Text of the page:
Employers Making Accommodations As Businesses Reopen

Remote work accommodations can help prevent early retirements for workers at risk, and employers need to adjust retirement planning communications for those who work from home.

Most employers are offering remote work accommodation options upon reopening, according to a new XpertHR poll.

As businesses slowly reopen across the country and employees return to the workplace, some workers are requesting accommodations for medical conditions that may put them at a higher risk of contracting COVID-19. According to the poll, 92% of employers are offering a work-from-home option to meet accommodation requests, 77% of which come from at-risk employees.

The older an employee is, the higher risk they have should they contract COVID-19, says Robert Teachout, a legal editor at XpertHR. These uncertainties in the workplace can lead older workers to an early retirement.

“If returning to work safely is not possible under the circumstances, an employee with a disability or at high risk may request an accommodation, and an employer is legally obliged to engage in the interactive process to discuss a reasonable accommodation that will allow an employee to perform the essential functions of their job,” Teachout says in a statement to PLANSPONSOR. “Employers can offer accommodations such as telework, job reassignment or even a leave of absence. An employer is not required to wait for an employee to make a request to begin the engagement process if the disability is clear or the employer is aware of a potential disability.”

In responding to accommodation requests, beyond offering remote work options, 64% of employers are allowing modified work schedules or alternate shift assignments, 60% are providing personal protective equipment (PPE) or modified PPE and 58% are making changes to the work environment.

The survey shows that a growing number of employers are embracing remote work across the United States, especially larger white-collar companies responding to concerns of possible workplace outbreaks. A March survey by Gartner revealed that 74% of employers intend to shift at least 5% of their workforce to remote work indefinitely. Nearly a quarter of chief financial officers (CFOs) and finance leaders plan to move at least 20% of their staff to remote work permanent positions.

Even asset managers are getting in on the move to remote work. In June, BlackRock announced it would create an exchange-traded fund (ETF) tracking employers that specialize in remote working, learning and entertainment, named iShares Virtual Work and Life Multisector ETF. Later that month, Direxion launched a work-from-home ETF, tracking industries such as cloud technologies, remote communications and cybersecurity. The ticker? “WFH.”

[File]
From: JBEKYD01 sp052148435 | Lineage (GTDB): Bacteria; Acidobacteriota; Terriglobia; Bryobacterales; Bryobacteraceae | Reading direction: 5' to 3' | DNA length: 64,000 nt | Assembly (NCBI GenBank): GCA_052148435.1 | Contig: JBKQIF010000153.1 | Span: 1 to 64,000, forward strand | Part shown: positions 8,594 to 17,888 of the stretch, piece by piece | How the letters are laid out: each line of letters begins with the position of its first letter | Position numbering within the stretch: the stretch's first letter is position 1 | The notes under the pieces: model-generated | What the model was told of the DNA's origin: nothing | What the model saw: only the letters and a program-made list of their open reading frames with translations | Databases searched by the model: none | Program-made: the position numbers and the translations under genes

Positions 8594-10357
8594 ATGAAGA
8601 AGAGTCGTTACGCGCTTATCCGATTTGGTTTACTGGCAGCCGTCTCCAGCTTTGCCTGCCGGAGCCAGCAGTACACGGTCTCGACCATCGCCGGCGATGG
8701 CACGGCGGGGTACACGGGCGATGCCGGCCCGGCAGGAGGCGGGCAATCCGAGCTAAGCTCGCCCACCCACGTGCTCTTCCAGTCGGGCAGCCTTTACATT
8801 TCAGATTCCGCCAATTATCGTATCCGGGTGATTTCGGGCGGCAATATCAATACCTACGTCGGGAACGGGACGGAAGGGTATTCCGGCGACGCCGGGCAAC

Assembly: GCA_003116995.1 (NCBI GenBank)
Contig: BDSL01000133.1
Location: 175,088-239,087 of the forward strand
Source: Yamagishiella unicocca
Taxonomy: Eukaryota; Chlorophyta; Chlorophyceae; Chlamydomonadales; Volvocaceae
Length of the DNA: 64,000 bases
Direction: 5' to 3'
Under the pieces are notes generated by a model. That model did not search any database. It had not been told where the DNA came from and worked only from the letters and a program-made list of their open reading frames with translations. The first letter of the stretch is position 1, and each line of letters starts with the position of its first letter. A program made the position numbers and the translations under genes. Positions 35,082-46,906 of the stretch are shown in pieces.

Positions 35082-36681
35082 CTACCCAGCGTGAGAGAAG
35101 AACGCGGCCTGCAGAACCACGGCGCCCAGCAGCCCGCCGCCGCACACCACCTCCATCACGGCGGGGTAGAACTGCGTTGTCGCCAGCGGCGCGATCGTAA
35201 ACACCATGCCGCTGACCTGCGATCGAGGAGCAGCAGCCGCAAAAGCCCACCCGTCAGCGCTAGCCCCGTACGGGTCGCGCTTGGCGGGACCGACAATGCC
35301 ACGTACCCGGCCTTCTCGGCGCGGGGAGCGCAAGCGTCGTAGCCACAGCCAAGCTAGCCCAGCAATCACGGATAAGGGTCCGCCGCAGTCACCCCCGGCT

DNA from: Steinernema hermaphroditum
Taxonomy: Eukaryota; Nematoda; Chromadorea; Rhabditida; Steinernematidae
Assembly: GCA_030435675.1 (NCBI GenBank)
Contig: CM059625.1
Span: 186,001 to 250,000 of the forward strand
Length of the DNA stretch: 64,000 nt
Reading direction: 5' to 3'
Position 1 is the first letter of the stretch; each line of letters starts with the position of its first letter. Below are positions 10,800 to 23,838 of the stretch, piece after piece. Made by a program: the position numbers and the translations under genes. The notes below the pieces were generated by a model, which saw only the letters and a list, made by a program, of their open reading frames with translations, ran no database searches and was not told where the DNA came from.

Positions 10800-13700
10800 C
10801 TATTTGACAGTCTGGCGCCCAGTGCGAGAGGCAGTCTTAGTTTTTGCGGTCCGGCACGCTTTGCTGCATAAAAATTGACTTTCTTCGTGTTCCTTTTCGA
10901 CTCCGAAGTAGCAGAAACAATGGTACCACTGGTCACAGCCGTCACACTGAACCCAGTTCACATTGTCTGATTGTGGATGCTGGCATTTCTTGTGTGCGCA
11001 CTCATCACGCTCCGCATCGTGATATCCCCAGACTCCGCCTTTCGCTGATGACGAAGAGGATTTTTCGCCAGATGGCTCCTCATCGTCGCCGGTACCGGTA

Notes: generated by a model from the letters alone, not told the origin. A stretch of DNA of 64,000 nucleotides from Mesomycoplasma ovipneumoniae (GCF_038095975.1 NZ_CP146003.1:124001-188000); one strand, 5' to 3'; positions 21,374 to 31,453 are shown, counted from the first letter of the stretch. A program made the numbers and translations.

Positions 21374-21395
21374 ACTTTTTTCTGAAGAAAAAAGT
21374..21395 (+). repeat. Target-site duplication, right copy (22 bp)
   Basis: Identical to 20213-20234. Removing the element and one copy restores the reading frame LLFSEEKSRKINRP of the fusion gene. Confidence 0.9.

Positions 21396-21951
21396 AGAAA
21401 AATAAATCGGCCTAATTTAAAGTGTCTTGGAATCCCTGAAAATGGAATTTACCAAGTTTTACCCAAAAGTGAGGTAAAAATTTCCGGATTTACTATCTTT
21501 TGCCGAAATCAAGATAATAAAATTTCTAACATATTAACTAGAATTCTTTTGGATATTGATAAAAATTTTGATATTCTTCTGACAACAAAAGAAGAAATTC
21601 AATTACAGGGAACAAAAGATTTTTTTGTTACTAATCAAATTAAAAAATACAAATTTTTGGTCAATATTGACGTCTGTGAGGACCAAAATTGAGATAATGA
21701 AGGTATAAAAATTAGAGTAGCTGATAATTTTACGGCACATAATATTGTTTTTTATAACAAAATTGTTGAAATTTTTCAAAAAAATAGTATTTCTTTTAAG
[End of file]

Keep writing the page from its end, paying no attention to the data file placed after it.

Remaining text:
“We’re witnessing the greatest acceleration in the shift to remote work than we’ve ever seen before,” said David Mazza, managing director at Direxion, in the initial launch coverage. “WFH meets the demand of investors looking to gain diversified exposure to firms providing the technologies helping to improve data security, facilitate on-demand access, enable virtual collaboration and empower digital connectivity.” 

Handling Retirement Planning While Working Remotely

According to Daniel J. Eck, a managing director of EY Personal Finance at Ernst & Young LLP, employers are turning to additional email and email blast communication strategies for retirement planning, along with sending more paper mailings to homes to catch the attention of employees and their spouse or significant other. Additionally, many organizations are leaning on social media platforms to promote their benefits or employee-led retirement discussion groups such as on Microsoft Yammer, a social networking service used for private communication within companies. 

There has also been a strong uptick in employers offering financial wellness services, including direct access to financial planners by phone and online self-service financial planning tools, Eck says.

“These comms highlight access to financial wellness services such as EY Navigate, 401(k) plan administrator tools, targeted action steps and employee assistance programs (EAPs) to manage stress,” Eck tells PLANSPONSOR.

Instead of weekly in-person meetings, employers and financial providers are setting up virtual get-togethers and one-on-ones via video-based technologies such as Zoom, Google Hangouts and Microsoft Teams. Eck notes that most of these financial education sessions are targeted at those directly affected by the pandemic, including through furloughs, severance, early retirement offers and pay reductions or freezes. These virtual meetings include information on benefits and retirement planning for employees.